Pickup arms have a lower subsonic limit (i.e. below 20Hz) imposed by the resonance of arm mass against cartridge compliance. Ideally, it should be around 12Hz. Much lower and the arm will read warps rather than ride over them; much higher and low audio frequencies will receive noticeable boost. Frequency will be low if the arm is heavy (high effective mass) or the cartridge very compliant. Another factor here is cartridge weight, which at 8gms or more approaches the effective mass of a modern arm at 12gms or so.

Adjust+ measures low frequency response using a frequency sweep from 8Hz up to 40Hz. Usually, there will be a resonant peak of 4dB or more and you can see this in our graph showing behaviour of a Goldring 1012GX cartridge in an SME M2-10 arm. Adjust+ neatly identifies the peak and measures both its frequency and amplitude,


Low frequency arm resonance. Adjust+ graphs it and identifies frequency and amplitude, in

this case the 7Hz and +8dB result of a Goldring 1012GX cartridge in an SME M2-10

There's not so much you can do about the LF resonance, because, if it is low, using lighter headshell screws or abandoning the finger lift will make little difference. If it is high, when an incompliant Moving Coil cartridge is used in a lightweight arm say, mass can be added to the headshell. However, these days lightweight arms don't exist; most are medium mass. So measuring LF resonance is interesting, but it doesn't facilitate system tuning.


All in all then, the Adjust+ test LP is accurate and gives a reliable set of measurements, in conjunction with a computer and soundcard, plus Adjust+ software. The system is superb value at 249 Euros, allowing a cartridge to be aligned with great accuracy, and a wide range of test data to be gleaned about turntable behaviour. It is perhaps a bit complicated, as such an ambitious system inevitably will be, but it works well and is mightily impressive. Nothing like it has ever appeared before, to my knowledge, so it moves the art of LP playing forward by a significant step.





1 Sinewave 3150Hz                                        wow and flutter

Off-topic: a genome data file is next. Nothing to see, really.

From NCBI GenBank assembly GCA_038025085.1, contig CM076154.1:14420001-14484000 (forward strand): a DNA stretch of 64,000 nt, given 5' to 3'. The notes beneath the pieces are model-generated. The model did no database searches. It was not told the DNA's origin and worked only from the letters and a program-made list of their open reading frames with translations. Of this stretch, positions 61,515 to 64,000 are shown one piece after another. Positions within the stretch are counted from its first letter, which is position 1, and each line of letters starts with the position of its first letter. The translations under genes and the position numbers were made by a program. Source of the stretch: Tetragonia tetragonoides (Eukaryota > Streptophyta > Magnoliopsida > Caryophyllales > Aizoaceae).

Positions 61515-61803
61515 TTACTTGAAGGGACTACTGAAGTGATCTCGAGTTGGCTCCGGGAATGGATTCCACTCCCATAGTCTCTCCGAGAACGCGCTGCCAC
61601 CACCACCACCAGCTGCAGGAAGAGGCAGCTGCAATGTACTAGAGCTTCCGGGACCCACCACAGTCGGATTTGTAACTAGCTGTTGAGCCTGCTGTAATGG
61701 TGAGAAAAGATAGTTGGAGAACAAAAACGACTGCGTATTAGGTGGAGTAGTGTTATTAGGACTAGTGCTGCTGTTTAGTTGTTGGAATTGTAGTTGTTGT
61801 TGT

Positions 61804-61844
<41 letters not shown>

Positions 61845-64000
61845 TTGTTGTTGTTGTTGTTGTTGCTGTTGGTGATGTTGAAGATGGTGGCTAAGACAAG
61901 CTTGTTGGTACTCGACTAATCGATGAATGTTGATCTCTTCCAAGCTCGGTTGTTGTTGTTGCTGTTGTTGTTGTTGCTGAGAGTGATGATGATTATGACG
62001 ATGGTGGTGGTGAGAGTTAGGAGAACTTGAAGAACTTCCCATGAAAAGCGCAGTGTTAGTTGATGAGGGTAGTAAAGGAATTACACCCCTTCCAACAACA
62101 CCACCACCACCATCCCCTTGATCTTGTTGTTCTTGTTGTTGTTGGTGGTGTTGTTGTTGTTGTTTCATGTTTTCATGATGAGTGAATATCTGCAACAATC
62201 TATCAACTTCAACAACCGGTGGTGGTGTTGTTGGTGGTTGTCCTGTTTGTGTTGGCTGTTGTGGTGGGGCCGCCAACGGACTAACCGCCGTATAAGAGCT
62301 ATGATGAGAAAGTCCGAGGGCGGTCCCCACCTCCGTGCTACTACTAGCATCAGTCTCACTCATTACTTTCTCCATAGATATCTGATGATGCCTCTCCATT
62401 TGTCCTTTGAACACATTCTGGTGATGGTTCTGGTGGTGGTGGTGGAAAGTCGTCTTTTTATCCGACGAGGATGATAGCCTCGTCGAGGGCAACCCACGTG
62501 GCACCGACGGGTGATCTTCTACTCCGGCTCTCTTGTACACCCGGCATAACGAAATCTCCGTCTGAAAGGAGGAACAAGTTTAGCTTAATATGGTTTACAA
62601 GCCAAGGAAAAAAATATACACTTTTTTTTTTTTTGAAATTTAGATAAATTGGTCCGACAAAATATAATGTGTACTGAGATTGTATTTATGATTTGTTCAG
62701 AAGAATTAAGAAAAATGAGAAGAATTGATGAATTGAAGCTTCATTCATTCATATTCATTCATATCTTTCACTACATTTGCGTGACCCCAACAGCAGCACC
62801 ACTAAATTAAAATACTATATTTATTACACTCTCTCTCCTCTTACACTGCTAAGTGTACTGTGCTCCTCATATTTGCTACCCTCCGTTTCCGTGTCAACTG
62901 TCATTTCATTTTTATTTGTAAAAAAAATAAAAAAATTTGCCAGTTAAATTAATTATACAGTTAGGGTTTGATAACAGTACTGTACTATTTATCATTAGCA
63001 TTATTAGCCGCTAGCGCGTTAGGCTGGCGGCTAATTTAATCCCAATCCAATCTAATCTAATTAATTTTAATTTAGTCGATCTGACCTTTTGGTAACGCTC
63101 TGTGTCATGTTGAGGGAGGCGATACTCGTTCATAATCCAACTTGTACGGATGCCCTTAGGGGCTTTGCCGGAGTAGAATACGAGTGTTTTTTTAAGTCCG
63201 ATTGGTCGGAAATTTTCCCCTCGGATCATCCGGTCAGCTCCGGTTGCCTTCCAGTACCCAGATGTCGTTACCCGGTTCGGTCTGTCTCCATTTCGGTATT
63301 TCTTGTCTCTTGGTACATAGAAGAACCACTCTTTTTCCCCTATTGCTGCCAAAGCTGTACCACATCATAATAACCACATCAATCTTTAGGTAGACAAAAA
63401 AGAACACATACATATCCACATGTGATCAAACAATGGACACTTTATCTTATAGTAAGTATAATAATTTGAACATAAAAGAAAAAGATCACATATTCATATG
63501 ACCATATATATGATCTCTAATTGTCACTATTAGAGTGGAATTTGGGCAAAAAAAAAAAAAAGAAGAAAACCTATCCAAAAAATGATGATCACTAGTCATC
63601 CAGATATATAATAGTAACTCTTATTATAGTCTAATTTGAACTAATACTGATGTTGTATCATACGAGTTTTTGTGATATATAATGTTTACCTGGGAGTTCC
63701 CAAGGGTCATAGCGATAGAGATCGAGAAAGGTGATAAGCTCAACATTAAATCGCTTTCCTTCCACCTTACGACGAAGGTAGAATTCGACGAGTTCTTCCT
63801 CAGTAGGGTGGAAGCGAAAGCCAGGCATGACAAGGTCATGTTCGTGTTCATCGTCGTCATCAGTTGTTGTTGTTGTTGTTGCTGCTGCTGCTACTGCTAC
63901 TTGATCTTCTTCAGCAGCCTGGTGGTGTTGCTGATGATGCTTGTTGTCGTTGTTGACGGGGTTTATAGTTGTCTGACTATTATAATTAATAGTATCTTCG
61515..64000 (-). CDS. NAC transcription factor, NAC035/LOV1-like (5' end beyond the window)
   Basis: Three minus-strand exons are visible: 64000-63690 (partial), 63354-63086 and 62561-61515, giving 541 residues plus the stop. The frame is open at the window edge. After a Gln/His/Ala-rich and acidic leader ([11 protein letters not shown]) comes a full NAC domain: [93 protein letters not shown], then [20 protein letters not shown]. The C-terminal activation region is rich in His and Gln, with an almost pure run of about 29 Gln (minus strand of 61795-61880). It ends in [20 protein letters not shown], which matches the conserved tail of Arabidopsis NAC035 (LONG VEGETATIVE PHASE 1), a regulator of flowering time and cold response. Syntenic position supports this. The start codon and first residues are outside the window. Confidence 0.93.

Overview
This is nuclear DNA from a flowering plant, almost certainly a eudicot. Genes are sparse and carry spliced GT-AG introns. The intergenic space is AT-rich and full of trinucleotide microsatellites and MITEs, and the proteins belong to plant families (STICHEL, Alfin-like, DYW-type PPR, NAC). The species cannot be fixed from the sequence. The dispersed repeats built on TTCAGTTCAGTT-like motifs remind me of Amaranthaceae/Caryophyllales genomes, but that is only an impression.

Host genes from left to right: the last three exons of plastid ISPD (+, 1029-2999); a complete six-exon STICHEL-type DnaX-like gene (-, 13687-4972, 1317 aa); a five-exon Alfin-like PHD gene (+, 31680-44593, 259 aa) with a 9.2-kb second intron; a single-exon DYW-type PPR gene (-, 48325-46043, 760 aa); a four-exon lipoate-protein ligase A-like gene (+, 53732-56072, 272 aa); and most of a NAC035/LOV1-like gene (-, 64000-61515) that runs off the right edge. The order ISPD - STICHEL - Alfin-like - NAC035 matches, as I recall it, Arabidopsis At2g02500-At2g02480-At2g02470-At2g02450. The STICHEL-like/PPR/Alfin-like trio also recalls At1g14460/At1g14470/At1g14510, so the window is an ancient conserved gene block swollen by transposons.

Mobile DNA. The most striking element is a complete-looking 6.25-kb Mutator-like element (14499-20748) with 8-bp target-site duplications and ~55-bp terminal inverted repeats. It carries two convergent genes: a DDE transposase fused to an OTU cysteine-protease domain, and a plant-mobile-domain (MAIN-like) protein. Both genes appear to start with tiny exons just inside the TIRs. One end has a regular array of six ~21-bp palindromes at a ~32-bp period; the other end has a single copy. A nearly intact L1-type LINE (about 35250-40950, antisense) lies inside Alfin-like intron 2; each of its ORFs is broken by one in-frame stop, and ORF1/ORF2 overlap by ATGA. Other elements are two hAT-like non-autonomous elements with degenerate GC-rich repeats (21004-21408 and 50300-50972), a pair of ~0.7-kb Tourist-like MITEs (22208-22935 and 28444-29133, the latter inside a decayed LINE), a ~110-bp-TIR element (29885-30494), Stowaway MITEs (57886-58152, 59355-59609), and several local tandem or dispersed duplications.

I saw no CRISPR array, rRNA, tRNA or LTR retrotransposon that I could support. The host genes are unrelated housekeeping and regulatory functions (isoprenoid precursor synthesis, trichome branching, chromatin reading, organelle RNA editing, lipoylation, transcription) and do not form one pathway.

2 Sinewave 1kHz,                                           lateral/left/right headshell tilt

3 Pink Noise                                                    lateral/left/right frequency response

4 Sinewave 1kHz,                                           lateral/left/right headshell tilt

5 Sine Sweep 3Hz-40Hz                                 lateral arm resonance

6 Sine Sweep 3Hz-40Hz                                 vertical arm resonance


1 Sweep 20Hz-20kHz                                      lateral/left/right frequency response

2 Sweep 20Hz-20kHz                                      lateral slow frequency response

3 Sinewave 3150Hz wow and flutter

4 Sinewave 1kHz,                                           vertical VTA distortion

4 Sine bursts 315Hz                                        left/right/lateral tracking

5 Sine bursts 1kHz                                          left/right/lateral tracking

6 Sine bursts 3.15kHz                                     left/right/lateral tracking

7 Sine bursts 10kHz                                        left/right/lateral tracking

8 Twin tone 3150Hz + 1850Hz                       1:1 intermodulation

9 Twin tone 315Hz + 3150Hz                         4:1 intermodulation

10 Sweep 30Hz-500Hz ..................................arm tube resonance

11 Silent groove ............................................rumble